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Japan: On How to Perceive the Japanese Web (Part One)

Reporter Yuka Okada from the Japanese tech news site ITmedia brandished her well-regarded interviewing skills for a one-on-one session with Mochio Umeda. The result was “The Japanese web is ‘disappointing': An interview with Mr. Mochio Umeda” Part One and Part Two [ja]. In reaction, the Japanese blogosphere had to give their two cents about Umeda, Hatena, and the Japanese web.

Part One of this article offers a summary of the interview with translated excerpts, focusing on the parts that were more heavily-referred to by bloggers. [Note: Due to copyright issues, the original Japanese text from the interview is not included.] Part Two will highlight some of the discussions in the blogosphere and Twittersphere.

Okada starts off by noting that Umeda hasn't written about the Japanese web recently, and asks if his interests have moved onto shogi, Japanese chess. Umeda replies that he is currently taking a sabbatical, having published seven books after “Web Shinkaron” (”Theory of Web Evolution”).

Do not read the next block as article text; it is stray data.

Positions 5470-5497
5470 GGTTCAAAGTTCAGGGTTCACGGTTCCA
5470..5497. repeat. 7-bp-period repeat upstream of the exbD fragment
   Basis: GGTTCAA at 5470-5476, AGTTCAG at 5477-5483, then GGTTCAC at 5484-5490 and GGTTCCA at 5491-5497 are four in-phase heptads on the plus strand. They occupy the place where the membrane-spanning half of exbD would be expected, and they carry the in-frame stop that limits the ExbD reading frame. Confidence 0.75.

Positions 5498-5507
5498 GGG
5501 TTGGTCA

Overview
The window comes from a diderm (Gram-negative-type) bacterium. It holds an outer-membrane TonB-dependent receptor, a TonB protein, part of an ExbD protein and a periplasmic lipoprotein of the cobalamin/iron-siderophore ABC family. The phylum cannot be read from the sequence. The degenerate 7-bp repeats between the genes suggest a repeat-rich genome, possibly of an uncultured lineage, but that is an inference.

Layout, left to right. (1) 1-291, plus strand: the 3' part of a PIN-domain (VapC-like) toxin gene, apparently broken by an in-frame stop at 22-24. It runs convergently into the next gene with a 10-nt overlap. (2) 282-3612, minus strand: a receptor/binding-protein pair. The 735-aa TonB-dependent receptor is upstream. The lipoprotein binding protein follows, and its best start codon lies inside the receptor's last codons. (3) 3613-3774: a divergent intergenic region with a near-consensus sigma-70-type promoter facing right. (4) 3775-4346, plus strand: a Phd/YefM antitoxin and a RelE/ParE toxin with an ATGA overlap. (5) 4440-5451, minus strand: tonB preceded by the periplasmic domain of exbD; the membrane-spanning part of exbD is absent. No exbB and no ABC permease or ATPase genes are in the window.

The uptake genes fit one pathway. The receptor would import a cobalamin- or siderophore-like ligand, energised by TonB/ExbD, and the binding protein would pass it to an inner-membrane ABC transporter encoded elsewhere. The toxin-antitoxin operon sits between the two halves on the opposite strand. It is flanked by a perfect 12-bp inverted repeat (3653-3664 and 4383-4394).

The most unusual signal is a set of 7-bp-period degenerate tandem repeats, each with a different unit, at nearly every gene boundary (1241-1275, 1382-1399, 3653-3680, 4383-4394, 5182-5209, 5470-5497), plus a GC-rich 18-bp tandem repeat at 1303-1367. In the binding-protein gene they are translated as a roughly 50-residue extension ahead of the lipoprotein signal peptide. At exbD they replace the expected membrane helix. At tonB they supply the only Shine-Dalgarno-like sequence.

It's not that I deliberately refrain from talking about the current state of the web. However, there is something that disappoints me – how the English web and Japanese web have become very different things.

I'm not really a critic, even though some people think I am. I'm involved in the business operations of Hatena, and I'm the type of person that thinks as he acts. It might seem as though I look at things objectively, but my personal hopes and expectations are included in my writing. Suppose that the web has become a negative thing; I don't have the motivation to analyze it in the first place.

Asked how the two are different and what he means by ‘negative', Umeda brings up a passage from the book “Webu wa baka to himajin no mono ウェブはバカと暇人のもの” (which literally translates to ‘The web belongs to idiots and people with too much time on their hands') by Junichiro Nakagawa, editor of Ameba News. Nakagawa claims that Umeda interprets what the web is like for smart people and that his book is for regular people and idiots. Umeda states that this categorization is not unreasonable.

In that sense, shogi fascinates me because I'm attracted to professional worlds where remarkably talented people commit themselves to bettering their skills. They work extremely hard to reach a state of greatness, and in doing so, show us a world of supreme excellence. I'm attracted to that [type of world].